Azerbaijan, Baku, 8 February / corr. Trend T. Konyayeva /
The execution of Zahra Bahrami was a complete surprise for the Netherlands Foreign Ministry, since on the eve of her execution, Iranian ambassador assured the Ministry that the execution will not be performed until the end of the investigation, said Foreign Ministry spokesman Bengt Van Loosdrecht.
"Bahrami was executed, and that came as a surprise to the Netherlands because the day before her execution the ambassador of Iran in the Netherlands assured us that not all legal means had been exhausted," Loosdrecht told Trend in a telephone conversation from The Hague.
46-year-old Zahra Bahrami, who had Iranian and Dutch citizenships, was executed on Jan.28 in Iran for drug trafficking. The sentence was fulfilled despite protests of the European Union.
Bahrami, was arrested in January 2010. Police found 450 grams of cocaine and about the same amount of opium on her. According to the relatives of the executed, all charges against her were fabricated, and she was arrested due to the fact that she was participating in the anti-government opposition in 2009.
The Netherlands recalled its ambassador to Iran for consultations on the case of Bahrami, but before returning to The Hague, ambassador expressed official protest to the Iranian Foreign Ministry.
According to Loosdrecht, there was another case, a political case against Bahrami. There was a case about her participation in protests of the Green Movement.
"That case had not been finished yet. So, Iran had assured us that as long as the other case was pending, shе wouldn't been executed, he said. - But the next day after we received this communication, Mrs. Bahrami was executed. So, we were very surprised at this lack of credibility."
On Tuesday, Iranian Foreign Ministry spokesman Ramin Mehmanparast said Iran regrets and considers unfounded the protests from the Netherlands against death of Zahra Bahrami, since the death penalty was imposed in connection with her serious crimes, particularly with drug trafficking.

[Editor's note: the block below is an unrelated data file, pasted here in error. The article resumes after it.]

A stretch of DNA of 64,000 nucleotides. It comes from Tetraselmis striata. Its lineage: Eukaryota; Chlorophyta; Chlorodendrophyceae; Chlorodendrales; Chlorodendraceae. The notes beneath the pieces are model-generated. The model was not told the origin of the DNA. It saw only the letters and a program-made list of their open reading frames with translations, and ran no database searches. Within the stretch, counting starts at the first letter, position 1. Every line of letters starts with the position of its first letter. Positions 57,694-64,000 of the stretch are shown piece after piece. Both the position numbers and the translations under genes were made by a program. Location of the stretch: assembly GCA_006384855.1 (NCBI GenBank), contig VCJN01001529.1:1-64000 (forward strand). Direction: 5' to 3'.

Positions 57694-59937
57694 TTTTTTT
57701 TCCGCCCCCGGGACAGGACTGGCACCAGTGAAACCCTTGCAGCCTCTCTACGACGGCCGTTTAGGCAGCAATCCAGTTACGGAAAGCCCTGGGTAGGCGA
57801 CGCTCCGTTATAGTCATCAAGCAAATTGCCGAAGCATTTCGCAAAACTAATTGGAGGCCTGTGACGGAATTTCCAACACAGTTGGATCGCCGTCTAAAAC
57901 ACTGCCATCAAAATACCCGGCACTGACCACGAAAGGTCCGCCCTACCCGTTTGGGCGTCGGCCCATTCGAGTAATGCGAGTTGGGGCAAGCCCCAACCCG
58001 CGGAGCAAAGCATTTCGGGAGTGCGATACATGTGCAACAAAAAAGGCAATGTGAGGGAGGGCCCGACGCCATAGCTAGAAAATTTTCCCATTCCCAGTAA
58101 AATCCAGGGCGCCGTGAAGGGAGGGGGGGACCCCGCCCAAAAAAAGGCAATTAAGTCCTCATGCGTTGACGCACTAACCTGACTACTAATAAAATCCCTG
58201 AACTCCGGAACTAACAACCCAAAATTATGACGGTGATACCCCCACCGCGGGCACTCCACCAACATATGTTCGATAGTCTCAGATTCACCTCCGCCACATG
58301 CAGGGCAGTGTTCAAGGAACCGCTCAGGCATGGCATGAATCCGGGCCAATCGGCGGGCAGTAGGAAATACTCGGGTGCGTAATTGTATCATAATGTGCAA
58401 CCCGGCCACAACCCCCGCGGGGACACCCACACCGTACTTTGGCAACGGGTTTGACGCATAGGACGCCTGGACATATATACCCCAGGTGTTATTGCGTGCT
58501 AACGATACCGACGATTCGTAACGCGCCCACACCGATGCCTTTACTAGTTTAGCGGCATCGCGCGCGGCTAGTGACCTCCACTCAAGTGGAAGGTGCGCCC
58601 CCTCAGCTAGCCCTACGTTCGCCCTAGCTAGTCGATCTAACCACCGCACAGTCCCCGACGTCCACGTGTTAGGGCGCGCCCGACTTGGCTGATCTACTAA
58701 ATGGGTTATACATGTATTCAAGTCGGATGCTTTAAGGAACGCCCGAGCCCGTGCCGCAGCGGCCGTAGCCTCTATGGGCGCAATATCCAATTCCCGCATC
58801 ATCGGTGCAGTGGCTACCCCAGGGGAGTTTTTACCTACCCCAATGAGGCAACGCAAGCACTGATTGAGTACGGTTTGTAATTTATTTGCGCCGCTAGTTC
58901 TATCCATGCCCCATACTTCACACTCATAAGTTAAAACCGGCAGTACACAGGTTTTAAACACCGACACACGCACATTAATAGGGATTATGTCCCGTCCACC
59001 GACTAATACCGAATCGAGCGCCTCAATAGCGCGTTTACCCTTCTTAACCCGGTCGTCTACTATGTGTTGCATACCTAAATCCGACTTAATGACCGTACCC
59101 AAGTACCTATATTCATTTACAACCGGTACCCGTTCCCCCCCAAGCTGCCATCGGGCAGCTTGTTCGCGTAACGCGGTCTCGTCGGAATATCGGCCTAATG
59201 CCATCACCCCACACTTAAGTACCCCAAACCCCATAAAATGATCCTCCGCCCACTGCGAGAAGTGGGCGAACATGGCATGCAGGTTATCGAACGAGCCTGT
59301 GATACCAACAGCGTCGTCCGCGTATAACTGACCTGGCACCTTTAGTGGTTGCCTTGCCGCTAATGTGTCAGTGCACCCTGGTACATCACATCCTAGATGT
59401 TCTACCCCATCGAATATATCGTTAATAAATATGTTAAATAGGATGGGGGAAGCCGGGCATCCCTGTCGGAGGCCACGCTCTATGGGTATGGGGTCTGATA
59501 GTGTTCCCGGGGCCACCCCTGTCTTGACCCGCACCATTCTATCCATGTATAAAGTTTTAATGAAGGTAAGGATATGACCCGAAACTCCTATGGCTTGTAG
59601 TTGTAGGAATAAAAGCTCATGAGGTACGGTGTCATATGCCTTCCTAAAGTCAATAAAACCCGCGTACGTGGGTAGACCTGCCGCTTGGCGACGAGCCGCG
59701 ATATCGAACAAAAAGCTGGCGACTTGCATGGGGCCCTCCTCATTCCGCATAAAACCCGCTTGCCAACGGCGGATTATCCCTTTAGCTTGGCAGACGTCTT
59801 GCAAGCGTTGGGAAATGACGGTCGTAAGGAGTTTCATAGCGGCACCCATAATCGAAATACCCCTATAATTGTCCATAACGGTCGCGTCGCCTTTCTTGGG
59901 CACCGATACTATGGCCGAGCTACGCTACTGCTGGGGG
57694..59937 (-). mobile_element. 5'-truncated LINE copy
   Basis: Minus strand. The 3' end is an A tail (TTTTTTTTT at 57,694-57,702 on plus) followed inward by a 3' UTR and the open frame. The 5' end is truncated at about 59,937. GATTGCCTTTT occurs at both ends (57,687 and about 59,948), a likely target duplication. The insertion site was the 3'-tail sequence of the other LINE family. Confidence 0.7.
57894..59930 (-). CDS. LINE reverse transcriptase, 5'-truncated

"Bahrami was a Dutch-Iranian citizen with two passports. She also had a Dutch citizenship. As a result we felt we were entitled to look after the legal rights of Bahrami. The legal rights mean that she be granted a councular support from the embassy in Tehran and that she be granted visits from the embassy," Loosdrecht said.
"Now, Iran rejected this position because Iran said: We don't acknowledge the Dutch citizenship of Bahrami. That was one contentious issue because the Netherlands never had an access to Mrs. Bahrami and it was very difficult to arrange her legal representation," he said.
"After that we said: the body of Bahrami needs to be returned to his family in Tehran. We insisted with Iranian authoritites that they should return her body to her daughter," Loosdrecht said.
"This weekend or Monday we learned that Bahrami was buried 400 km from Tehran, and her daughter never had a chance to attend a funeral because it was too far away and authorities just gave her two hours notice before her mother was buried," he said.
Netherlands Foreign Ministry thinks it is inhuman to bury a mother and not letting her daughter attend this funeral. It is really disrespectful, Loosdrecht said.
He said that on Monday, the Netherlands Foreign Ministry summoned the ambassdor of Iran to the Ministry to protest against this disrespectful treatment of Bahramli's family.
"At the same time we are recalling our ambassador from Tehran back to the Netherlands this Thursday for consultations with the Minister of Foreign Affairs. It's a temporary measure. The ambassador is coming back for few days but it's a political signal also to Iran that we don't accept this disrespectful treatment," Loosdrecht said.
"Based on the outcomes of these discussions, the minister will decide on following steps. But I can't predict what the Minister will do," Loosdrecht said.